Scraping the ice for grattachecca
Adding the syrup to grattachecca
You will see these stands pop up on street corners around Rome, only in summer.
It should be common sense that to keep cool in Rome, you need to drink plenty of water. Luckily for us, Rome is literally bursting with it! And no, I don't mean the big Bernini fountains (well yes they do have water but it's not for you!)
I am talking about the drinking water fountains all over Rome that we call nasoni. That water comes from the mountains, over the aqueducts, and is safe, clean, cold, and delicious....and free!
in the park
along the street
The word "nasone" means "big nose." One of the simplest and most common kinds of drinking fountain in Rome looks like this (the last one on the right above.) But the word "nasone" refers to all the drinking fountains around Rome.
Want a map of where to find these in Rome? Acea (our water utility) has kindly produced this map. But really they are not hard to find.
So to keep cool in Rome, buy one bottle of water (at a bar or grocery where it costs less), and just fill it as you go. Or, bring this cool collapsible travel water bottle with you!
This handy fountain in piazza del Popolo has two spigots so more people can quench their thirst at once!
Yes you can (and should!) drink from the fountains as the Romans do: if the spigot has a hole on top, stop the water from coming out the bottom, so it shoots out the top hole.
It is one thing to drink from the appropriate drinking fountains in Rome.
It is another entirely to put your feet or any other part of your body into any fountain in Rome - a big no no. Please don't get into the fountains in Rome. I'm sure you'd like to avoid becoming one of those headlines that pop up inevitably during summertime "Tourists Behaving Badly"...
9) And speaking of water - put your salts in there too
If you are out walking around in the sun all day, sweating, you are going to need to put all those salts back in your body. At some grocery stores, you may find some Gatorade or Powerade (or bring your own powder.)
Even easier, pop into any pharmacy and get a box of MG-K or Polase. These are packets of mineral salts that you can add to your bottle of water. You will be amazed at how much better you feel when you drink this while walking around in the heat.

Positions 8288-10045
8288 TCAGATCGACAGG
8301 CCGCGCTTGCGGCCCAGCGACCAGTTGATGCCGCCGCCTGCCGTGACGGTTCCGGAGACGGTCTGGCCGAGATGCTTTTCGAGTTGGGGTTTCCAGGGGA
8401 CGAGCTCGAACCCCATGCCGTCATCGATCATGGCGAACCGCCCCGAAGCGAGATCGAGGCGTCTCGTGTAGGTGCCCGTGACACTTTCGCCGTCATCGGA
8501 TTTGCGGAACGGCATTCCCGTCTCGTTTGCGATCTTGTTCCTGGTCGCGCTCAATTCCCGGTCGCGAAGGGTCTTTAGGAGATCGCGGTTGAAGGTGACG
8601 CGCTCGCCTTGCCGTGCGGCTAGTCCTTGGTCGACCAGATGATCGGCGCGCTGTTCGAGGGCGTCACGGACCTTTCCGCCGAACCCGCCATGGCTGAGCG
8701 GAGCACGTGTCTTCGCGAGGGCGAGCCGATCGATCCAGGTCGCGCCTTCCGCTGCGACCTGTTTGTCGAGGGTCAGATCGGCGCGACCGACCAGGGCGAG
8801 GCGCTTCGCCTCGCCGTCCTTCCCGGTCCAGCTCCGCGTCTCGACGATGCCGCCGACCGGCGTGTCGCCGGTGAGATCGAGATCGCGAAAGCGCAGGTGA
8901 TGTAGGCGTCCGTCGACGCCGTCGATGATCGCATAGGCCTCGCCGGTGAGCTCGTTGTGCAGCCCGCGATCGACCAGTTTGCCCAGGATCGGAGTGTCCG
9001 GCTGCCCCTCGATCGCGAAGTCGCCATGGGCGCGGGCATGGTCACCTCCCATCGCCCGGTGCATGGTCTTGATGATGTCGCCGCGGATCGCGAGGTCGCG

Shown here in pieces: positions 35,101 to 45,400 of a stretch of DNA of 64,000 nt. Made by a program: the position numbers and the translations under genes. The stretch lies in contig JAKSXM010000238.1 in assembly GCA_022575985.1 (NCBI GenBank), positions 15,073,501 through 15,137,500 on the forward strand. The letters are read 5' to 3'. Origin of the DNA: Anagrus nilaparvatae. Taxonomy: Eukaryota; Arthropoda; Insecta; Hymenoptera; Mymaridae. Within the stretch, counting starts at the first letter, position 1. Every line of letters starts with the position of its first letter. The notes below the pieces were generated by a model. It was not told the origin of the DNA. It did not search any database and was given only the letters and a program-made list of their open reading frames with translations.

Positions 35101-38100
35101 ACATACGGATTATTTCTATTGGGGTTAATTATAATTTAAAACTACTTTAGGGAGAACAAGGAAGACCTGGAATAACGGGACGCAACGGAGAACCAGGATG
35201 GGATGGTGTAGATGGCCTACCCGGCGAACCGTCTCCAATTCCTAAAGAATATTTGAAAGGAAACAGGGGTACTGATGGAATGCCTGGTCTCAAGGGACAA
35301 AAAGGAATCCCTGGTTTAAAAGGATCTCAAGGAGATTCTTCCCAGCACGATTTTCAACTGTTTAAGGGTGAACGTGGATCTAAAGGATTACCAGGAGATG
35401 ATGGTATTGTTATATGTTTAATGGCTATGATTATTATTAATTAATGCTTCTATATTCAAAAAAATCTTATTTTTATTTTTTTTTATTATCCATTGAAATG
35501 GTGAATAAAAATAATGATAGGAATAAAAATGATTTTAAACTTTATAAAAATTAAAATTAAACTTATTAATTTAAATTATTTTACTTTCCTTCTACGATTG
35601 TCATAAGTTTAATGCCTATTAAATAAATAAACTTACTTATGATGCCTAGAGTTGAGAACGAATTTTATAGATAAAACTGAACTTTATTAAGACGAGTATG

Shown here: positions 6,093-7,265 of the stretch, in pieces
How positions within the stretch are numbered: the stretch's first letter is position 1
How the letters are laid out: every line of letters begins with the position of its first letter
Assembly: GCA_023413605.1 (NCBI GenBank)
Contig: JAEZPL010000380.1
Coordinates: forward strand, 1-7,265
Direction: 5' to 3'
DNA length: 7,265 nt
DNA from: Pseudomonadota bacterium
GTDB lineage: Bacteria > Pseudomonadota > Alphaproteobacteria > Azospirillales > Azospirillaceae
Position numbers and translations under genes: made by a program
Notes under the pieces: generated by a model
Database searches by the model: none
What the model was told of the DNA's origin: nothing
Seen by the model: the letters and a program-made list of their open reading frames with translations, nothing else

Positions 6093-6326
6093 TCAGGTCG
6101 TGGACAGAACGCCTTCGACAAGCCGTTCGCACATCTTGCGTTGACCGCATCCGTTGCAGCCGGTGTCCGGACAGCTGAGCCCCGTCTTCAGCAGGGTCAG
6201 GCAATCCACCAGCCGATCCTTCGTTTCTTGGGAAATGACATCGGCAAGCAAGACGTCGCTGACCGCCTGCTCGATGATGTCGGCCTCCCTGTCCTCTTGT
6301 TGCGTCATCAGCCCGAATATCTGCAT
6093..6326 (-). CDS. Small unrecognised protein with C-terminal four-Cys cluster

I know, you'd like to ignore this one. I find everyone visiting Rome in summer wants that "eating outdoors" experience. I am a big fan of eating indoors, especially in summer. For one thing, it's (usually) air-conditioned, at least to some degree.
If you really want to eat outside in Rome, I'd suggest saving that experience for dinnertime when the air is a little less stuffy and sticky.
My mom and I are comfy and cool in cotton summer dresses and (matching!) walking sandals. Note the scarf also in my mom's hand...perfect for spontaneous church visits!
Cottons and linens are the coolest materials you can wear. Avoid synthetics and anything tight-fitting. Also, when it's super hot and sticky in Rome, leave your jewellery at home or at least in your hotel room.
I find the most comfortable clothes to wear to keep cool in Rome are breezy cotton sundresses (I suggest knee-length which allows your lower legs to get some air, but are long enough to allow you to pop into a church if you want to), bermuda shorts and loose-fitting cotton tops.
Bring really comfortable walking sandals or cotton tennies, that allow room for your feet to swell a little. Don't wear flip-flops which have no support and can easily break. Having to cut your sightseeing short because of painful feet is no fun.
I don't want to sound like I am lecturing here but try to avoid dressing like you are at the beach while sightseeing in Rome. Romans are used to seeing scantily clad tourists, but that's not the way they dress around town.
If you want to dress "as the Romans do", save the short shorts, tank tops, bare midriffs for a beach town instead.
Oh my gosh I just discovered this chill towel and it has changed everything!
You wet it once, and it will keep you cool for hours. Amazing!
Splish Splash - Keep Cool in Rome by Taking a Dip!
13) Go to the Beach
Probably the most popular way that Romans keep cool in Rome is to leave it! Especially on weekends in summer, you won't find many Romans in town. They are all at the beach.
There are lots of options for beaches near Rome. The easiest one to get to, especially with public transportation, is Ostia Beach.
The beach at Ostia is only a half-hour train ride away. Ahhhhh!
Take the metro blue line to Piramide. At Piramide, get off the metro train and cross the tracks to get the train to Ostia. It's the same ticket as your metro ticket so you don't even need a new one. So for only 1.50€ you can get all the way out to the beach. Get off at Ostia Lido and walk just a bit to the beach.
Most of the beach is covered by establishments where you pay a fee to get in, then have access to bathrooms, options for lunch, beach chairs or beds, and an umbrella. There are also a few parts of Ostia beach that are free (with no services.)